With memories of #8 having a tender from ‘old-timers’ as noted by Garth Groff in his booklet, “Soapstone Shortlines:  Alberene Stone and Its Railroads”, this could be that locomotive.  Interestingly, there is no over-the-boiler water tank, so this graphic could really represent an as-yet-unknown Forney that the soapstone company may have also purchased second-hand.  However, in 1910 #8 needed ‘front-end work’ which likely meant there was a front truck in need of repair.  That would exclude this being a Forney which had no front truck. Could it have been a Shay
locomotive?  That is a possibility as there is little data from this early era of 1905-1920. 
If purchased used there may no longer be any record of this locomotive to discover.   Whatever locomotive type it actually was, #8 was used to service traffic between Alberene and Esmont and according to other historians, was kept in a wooden engine house in Alberene when not in use.  We continue to search for detail on this elusive locomotive but may never really know what locomotive this was.  ****  Locomotive #7 was purchased to manage trips between Schuyler and Rockfish, servicing the interchange with the Southern Railway.  The history of this
locomotive is well-documented.  Originally #1, “Hutchcraft”, of the Procter Coal Company in Kentucky the engine was built by Baldwin in 1887 (construction number 8874)
for use in the Jellico coal mine area.  The Smithsonian Institution provided a direct-print of “Hutchcraft” from a cracked-glass negative of the original Baldwin builder’s photo with crisp lettering for “The Procter Coal Co.” on the water tank above the drivers and “Hutchcraft” just below the windows on each side, demonstrating the locomotive as it looked when first delivered.  The direct-print made by the Smithsonian photo lab doesn’t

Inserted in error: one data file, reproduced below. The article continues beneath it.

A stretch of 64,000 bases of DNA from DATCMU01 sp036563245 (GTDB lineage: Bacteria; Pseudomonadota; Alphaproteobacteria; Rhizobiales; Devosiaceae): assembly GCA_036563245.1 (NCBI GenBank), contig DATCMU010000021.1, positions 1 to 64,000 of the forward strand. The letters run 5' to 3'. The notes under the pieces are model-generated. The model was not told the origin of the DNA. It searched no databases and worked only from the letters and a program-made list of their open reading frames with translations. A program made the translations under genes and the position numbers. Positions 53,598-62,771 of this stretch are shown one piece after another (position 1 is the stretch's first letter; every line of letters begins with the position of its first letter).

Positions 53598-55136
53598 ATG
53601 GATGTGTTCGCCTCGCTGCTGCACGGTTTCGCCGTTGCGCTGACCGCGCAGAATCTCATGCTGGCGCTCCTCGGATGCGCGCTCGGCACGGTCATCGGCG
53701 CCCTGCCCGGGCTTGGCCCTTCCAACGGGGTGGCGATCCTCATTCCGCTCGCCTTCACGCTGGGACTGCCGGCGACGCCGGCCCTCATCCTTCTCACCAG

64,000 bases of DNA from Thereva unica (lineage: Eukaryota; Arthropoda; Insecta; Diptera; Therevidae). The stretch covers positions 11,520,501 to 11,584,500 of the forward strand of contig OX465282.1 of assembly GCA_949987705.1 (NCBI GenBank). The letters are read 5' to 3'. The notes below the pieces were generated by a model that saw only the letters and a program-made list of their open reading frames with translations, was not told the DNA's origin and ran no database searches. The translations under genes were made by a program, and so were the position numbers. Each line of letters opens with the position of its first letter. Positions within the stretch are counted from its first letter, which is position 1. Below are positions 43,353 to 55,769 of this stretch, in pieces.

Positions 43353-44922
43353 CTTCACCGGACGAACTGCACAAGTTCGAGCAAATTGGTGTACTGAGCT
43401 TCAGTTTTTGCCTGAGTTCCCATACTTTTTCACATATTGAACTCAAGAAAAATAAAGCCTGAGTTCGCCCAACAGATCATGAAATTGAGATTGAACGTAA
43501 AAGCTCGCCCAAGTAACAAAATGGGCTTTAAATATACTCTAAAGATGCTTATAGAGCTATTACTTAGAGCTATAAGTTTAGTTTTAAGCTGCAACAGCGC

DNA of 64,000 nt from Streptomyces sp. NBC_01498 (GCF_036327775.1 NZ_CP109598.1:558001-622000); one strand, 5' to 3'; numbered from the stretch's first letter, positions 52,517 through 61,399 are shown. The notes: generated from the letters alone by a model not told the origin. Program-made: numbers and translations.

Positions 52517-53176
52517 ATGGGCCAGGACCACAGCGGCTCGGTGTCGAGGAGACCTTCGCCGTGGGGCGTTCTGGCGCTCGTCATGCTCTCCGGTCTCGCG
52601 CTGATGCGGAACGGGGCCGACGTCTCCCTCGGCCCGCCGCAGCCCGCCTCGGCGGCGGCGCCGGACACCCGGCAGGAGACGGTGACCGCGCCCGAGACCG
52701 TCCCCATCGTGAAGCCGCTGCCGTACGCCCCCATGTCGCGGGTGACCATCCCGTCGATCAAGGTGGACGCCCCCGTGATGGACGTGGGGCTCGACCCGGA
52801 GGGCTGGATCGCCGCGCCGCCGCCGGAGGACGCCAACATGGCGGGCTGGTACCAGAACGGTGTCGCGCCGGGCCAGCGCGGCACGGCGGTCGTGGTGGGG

do the locomotive proper justice though.  The namesake for this locomotive, Brent Rice Hutchcraft, was a veteran of the War Between the States, having enlisted when only 13 years old in 1861.  His personal background is well-documented in “A History of Kentucky and Kentuckians, The Leaders and Representative Men in Commerce, Industry and Modern Activities”, Volume III, by E. Polk Johnson, published in 1912 by the Lewis Publishing Company of Chicago and New York.  The book briefly outlines his war years and the eight years of farming afterwards that led him to the dry-goods business for the following nine years.  Moving to Lexington, Kentucky he became a coal dealer for three years handling coal brought into the city by the Southern rail line before organizing a coal mining/development company.